Boston-based Steward was launched by private-equity firm Cerberus Capital Management in 2010 to buy the six hospitals in the Caritas Christi System. That group includes Norwood Hospital, Carney Hospital in Dorchester and Good Samaritan Medical Center in Brockton.
 
Steward also owns four other hospitals in eastern Massachusetts, including Morton Hospital in Taunton. Quincy Medical had financially struggled for years, and in 2011 filed for bankruptcy protection as part of its plan to be taken over by Steward.
Lane Lambert may be reached at llambert@ledger.com.
 
Brockton Enterprise
 
http://www.enterprisenews.com/topstories/x694779978/With-strike-vote-Quincy-Medical-Center-nurses-hope-for-more-discussion-with-managers
 
With strike vote, Quincy Medical Center nurses hope for more discussion with managers
By Anonymous
GateHouse News Service
Posted Mar 19, 2013 @ 10:02 PM
Nurses  at Quincy Medical Center said they hope a vote for a one-day strike will prod managers into addressing their concerns about staffing and patient safety.
 
Nurses on Tuesday voted 200-13 to authorize their bargaining committee to call a one-day strike if hospital owner Steward Health Care refuses to negotiate what nurses say is a lack of sufficient staffing, the Massachusetts Nurses Association said.
 
Steward, which bought the financially struggling hospital two years ago, said managers held four meetings with the nurses’ union before a recent decision to close the inpatient surgical unit and shared details about expanded outpatient services.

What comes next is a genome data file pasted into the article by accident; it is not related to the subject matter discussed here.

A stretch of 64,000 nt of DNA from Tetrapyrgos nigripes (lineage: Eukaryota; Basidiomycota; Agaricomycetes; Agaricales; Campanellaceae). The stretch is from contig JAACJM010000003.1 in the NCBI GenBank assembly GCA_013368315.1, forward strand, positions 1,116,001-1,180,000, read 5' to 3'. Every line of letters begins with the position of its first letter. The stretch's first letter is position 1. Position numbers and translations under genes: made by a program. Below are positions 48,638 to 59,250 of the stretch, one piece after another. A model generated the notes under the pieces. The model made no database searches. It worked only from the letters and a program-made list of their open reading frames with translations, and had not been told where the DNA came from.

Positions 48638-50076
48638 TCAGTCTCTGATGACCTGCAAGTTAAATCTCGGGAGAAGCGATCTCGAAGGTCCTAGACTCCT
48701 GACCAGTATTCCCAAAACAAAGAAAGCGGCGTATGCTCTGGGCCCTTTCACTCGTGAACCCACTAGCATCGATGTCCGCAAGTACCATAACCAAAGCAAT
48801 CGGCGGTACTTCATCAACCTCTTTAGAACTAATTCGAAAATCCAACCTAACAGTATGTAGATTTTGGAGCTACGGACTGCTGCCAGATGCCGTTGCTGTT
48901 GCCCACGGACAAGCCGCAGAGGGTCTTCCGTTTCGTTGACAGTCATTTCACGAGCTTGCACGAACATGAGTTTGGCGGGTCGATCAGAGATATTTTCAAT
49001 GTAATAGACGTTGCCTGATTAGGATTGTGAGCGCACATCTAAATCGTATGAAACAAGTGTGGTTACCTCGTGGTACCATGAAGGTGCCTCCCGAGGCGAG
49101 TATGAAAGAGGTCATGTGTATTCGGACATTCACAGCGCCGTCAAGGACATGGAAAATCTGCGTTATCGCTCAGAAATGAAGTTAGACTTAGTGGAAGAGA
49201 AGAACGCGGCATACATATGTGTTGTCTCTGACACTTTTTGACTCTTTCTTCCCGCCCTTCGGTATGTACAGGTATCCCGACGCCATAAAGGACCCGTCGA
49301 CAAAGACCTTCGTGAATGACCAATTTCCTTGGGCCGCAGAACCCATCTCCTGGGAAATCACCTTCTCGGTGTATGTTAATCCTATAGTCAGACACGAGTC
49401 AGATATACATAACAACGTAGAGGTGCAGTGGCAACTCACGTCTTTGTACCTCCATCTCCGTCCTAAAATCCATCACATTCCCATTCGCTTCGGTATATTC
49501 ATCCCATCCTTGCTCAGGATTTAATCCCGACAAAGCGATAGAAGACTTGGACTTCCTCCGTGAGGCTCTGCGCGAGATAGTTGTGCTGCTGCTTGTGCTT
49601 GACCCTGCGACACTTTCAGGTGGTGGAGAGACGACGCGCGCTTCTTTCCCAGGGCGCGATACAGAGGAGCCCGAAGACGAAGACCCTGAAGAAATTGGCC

“This temporary closure has had zero impact on our emergency department or our ability to admit patients,” hospital President Daniel Knell wrote in a letter to employees.
But nurses and the state association say they will file an unfair-labor practices complaint with the National Labor Relations Board.
 
“They are stonewalling,” emergency room nurse Stacey McEachern of Hanover said.
McEachern and the state association argue that nurse layoffs and other staff cuts have affected the quality of patient care.
 
Nurses haven’t set a deadline for a possible strike, and they’re looking for “a sincere effort to sit down and negotiate” plans and staffing levels, said nurse Paula Ryan of Quincy.
 
Taunton Daily Gazette
Nurses at Steward facility in Quincy vote to authorize strike
Claim cutbacks compromise patient safety


Read more: http://www.heraldnews.com/news/x898151544/Nurses-at-Steward-facility-in-Quincy-vote-to-authorize-strike#ixzz2O5N60gWu
 
 
Registered nurses at Quincy Medical Center have voted to authorize a one-day strike to protest layoffs, the closure of a surgical unit and what they say is a refusal by the hospital’s owner to negotiate those plans.
 
Quincy Medical Center was purchased in 2011 by Steward Health Care, the same for-profit company that owns Saint Anne’s Hospital in Fall River and Morton Hospital in Taunton.